3

votes

More detailed nutrition analysis tool?

Answered on September 12, 2014
Created March 23, 2011 at 10:10 AM

Does anyone know if there is software a-la Fitday or Chronometer that includes descriptions of amounts of more rarely listed nutrients in foods (e.g. choline, biotin...). I have both of the above program, but they don't seem to have data on these nutrients. Nutritiondata.com has the data, but I don't know if a way to just list a bunch of foods and have it add all of the amounts together for all the nutrients?

0607529af9b78bb5b178f7ffabdc4693

(701)

on February 08, 2012
at 12:05 AM

According to information in C-O-M itself, the USDA data it uses doesn't include biotin levels

4b8bf8683630d2acfb13303e5f311e71

on October 13, 2011
at 02:15 PM

good to know. makes me wonder if food tracking to reveal deficiencies is even possible...

8f08fb03fc5c2f44b7d5357e8a3ab1c5

on March 23, 2011
at 09:59 PM

Update: adding an egg does not seem to change the Biotin counter, even though eggs are supposed to be very rich in biotin, according to other source. Therefore, use a grain of salt with Chron-o-meter's results on Biotin...

B4313b18cc03036a6147543d7b0872d6

(566)

on March 23, 2011
at 07:19 PM

nutritiondata will work. Look under the My Tracking tab.

8f08fb03fc5c2f44b7d5357e8a3ab1c5

on March 23, 2011
at 07:08 PM

I suspected as much, but so far I have been blind in finding this. I'll stick with cron o meter for now, but thanks for the info.

8f08fb03fc5c2f44b7d5357e8a3ab1c5

on March 23, 2011
at 07:07 PM

Much obliged. Time to geek out on the new data...

5f0158c23fcb5636e57b4ce097784da0

(1386)

on March 23, 2011
at 06:41 PM

simply create a free account on Nutritiondata.com and you can list and track whatever you want..

0adda19045a3641edac0008364b91110

(1146)

on March 23, 2011
at 06:38 PM

Wow, didn't know that. Thanks.

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2 Answers

best answer

4
4a7929c2aa05bf11349d9e55cb542d47

on March 23, 2011
at 06:35 PM

CRON-o-Meter does track some of these things. You just have to set targets to see them on the summary screens. Use the Nutrition Report and then uncheck "Targets Only" and you'll see everything. Here is a snippet of mine which includes additional micronutrients:

One thing to keep in mind is that the more esoteric the nutrient, the fewer foods have this information tracked. CRON-o-Meter may say you're only consuming 75% of a particular vitamin, but you may in fact be consuming the additional 25% in your diet with foods that aren't fully tracked in the software.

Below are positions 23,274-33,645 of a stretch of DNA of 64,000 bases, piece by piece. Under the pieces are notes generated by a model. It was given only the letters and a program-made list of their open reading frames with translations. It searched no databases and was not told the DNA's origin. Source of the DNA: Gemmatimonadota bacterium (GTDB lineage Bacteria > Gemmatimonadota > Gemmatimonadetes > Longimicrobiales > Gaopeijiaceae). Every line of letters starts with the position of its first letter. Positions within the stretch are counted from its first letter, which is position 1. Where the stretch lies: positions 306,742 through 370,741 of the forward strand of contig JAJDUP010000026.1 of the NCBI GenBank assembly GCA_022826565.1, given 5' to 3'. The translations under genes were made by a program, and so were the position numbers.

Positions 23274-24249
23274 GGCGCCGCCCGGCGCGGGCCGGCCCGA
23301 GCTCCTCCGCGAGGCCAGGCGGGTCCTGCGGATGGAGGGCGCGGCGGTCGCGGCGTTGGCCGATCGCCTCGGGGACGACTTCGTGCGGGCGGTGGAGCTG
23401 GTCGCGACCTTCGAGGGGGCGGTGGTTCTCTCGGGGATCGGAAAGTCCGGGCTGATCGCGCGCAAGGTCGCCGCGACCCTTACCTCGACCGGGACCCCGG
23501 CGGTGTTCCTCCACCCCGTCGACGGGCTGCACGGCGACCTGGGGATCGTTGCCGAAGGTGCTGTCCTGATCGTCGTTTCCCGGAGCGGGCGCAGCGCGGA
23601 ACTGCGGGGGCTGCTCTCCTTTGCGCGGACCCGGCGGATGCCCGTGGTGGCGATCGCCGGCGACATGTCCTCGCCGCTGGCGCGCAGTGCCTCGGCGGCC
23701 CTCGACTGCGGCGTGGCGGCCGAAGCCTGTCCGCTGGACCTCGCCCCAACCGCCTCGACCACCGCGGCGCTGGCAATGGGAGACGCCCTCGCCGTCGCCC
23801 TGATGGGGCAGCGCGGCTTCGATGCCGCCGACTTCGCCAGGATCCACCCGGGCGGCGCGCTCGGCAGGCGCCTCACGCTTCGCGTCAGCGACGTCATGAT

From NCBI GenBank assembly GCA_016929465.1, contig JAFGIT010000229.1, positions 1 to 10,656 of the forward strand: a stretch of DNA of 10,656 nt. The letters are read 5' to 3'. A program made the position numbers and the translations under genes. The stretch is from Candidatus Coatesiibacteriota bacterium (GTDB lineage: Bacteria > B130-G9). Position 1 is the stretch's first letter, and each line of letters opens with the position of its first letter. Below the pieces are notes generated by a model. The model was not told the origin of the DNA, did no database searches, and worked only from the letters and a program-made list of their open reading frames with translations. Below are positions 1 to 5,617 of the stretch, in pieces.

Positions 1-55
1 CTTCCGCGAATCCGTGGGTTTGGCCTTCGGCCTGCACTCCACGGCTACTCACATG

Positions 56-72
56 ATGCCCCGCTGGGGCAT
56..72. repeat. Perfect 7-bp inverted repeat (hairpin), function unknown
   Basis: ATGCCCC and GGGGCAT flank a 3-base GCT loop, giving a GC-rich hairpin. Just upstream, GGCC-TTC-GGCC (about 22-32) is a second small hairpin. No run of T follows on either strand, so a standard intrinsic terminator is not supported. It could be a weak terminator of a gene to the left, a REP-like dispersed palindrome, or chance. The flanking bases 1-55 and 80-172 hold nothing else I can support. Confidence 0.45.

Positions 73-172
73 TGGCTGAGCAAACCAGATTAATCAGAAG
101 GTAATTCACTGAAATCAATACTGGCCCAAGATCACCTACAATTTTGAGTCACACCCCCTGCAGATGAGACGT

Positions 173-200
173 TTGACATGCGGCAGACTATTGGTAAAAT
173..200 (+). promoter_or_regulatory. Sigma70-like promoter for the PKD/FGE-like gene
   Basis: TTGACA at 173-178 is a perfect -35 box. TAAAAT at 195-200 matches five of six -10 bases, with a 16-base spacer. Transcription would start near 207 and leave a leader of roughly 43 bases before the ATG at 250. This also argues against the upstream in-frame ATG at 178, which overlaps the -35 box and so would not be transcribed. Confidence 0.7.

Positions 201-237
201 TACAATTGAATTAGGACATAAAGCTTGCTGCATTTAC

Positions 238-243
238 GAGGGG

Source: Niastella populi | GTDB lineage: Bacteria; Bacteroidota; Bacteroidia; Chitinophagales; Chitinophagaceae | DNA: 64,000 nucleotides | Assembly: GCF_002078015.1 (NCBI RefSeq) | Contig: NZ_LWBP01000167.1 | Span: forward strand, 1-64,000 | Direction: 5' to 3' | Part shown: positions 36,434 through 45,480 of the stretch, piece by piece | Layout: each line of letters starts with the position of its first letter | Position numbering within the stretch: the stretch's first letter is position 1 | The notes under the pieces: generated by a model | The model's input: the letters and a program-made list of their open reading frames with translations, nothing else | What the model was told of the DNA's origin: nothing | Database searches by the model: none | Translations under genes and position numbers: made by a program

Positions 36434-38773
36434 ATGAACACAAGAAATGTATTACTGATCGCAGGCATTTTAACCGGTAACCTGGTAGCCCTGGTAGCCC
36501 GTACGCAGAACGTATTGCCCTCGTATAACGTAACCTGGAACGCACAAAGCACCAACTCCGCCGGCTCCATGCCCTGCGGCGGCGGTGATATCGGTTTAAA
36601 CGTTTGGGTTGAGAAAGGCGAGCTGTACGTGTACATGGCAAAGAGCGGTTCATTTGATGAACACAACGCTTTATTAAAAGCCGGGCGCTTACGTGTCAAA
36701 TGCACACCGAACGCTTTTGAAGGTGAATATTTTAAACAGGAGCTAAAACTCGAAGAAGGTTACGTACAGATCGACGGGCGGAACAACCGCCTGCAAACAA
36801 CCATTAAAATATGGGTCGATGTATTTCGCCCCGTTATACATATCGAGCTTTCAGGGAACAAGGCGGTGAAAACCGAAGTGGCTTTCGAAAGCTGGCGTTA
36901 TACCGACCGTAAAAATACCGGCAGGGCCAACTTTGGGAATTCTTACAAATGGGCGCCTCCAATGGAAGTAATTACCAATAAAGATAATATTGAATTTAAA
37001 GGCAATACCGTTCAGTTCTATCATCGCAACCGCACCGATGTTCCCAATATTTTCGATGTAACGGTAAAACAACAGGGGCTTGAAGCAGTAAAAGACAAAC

Vitamins (99%)
===========================================
Vitamin A            | 20317.2 IU     677%
  Retinol            |   655.8 ??g   
  Alpha-carotene     |  2718.3 ??g   
  Beta-carotene      |  9252.8 ??g   
  Beta-cryptoxanthin |    60.2 ??g   
  Lycopene           |   988.5 ??g   
  Lutein+Zeaxanthin  |  3789.3 ??g   
Folate               |   509.6 ??g     127%
B1 (Thiamine)        |     1.7 mg     143%
B2 (Riboflavin)      |     2.2 mg     169%
B3 (Niacin)          |    26.4 mg     165%
B5 (Pantothenic Acid)|     7.4 mg     148%
B6 (Pyridoxine)      |     2.9 mg     222%
B12 (Cyanocobalamin) |     9.4 ??g     392%
Vitamin C            |   120.7 mg     268%
Vitamin D            |   172.2 IU      86%
Vitamin E            |    21.4 mg     143%
  Beta Tocopherol    |     0.1 mg   
  Delta Tocopherol   |     0.8 mg   
  Gamma Tocopherol   |     3.5 mg   
Vitamin K            |   210.8 ??g     176%
Biotin               |     0.0 ??g       0%
Choline              |   643.0 mg     117%

8f08fb03fc5c2f44b7d5357e8a3ab1c5

on March 23, 2011
at 07:07 PM

Much obliged. Time to geek out on the new data...

0adda19045a3641edac0008364b91110

(1146)

on March 23, 2011
at 06:38 PM

Wow, didn't know that. Thanks.

8f08fb03fc5c2f44b7d5357e8a3ab1c5

on March 23, 2011
at 09:59 PM

Update: adding an egg does not seem to change the Biotin counter, even though eggs are supposed to be very rich in biotin, according to other source. Therefore, use a grain of salt with Chron-o-meter's results on Biotin...

4b8bf8683630d2acfb13303e5f311e71

on October 13, 2011
at 02:15 PM

good to know. makes me wonder if food tracking to reveal deficiencies is even possible...

0607529af9b78bb5b178f7ffabdc4693

(701)

on February 08, 2012
at 12:05 AM

According to information in C-O-M itself, the USDA data it uses doesn't include biotin levels

0
A3c56c85290f748410a6f340ddd552b3

on October 08, 2012
at 05:58 PM

I'm recently geeking out on nutritiondata.com (which is part of Self nowadays so the actual website is nutritiondata.self.com).

I liked FitDay for many years - the entering of data once you had a handful of custom meals or recipes is the FASTEST of anything out there. Their reports have gotten better over time but are still not hugely detailed.

On the other hand, myfitnesspal is just pissing me off. There is no way to restrict your searching to items from the USDA data set, so each search is full of crap entered by average dieters with completely wrong nutritional information - even if a bunch of other folks have "validated" the accuracy. 100 calories for a cup of coconut milk? I don't think so.

In comes "mytracking" on nutritiondata - WOW! You can download each day as a csv with amounts of all trace nutrients you care to track down to the tiniest known amount (limited by the USDA data set, of course), PLUS get a general idea of how pro or anti-inflammatory your diet is.

This is quite the nice tool - a very handy alternative to CRON-o-meter. I still love C-O-M (as old-schoolers call it) because I used to run with the Calorie Restriction crowd and one of their own homebrewed the software to fix the gap in detailed nutrition software available.

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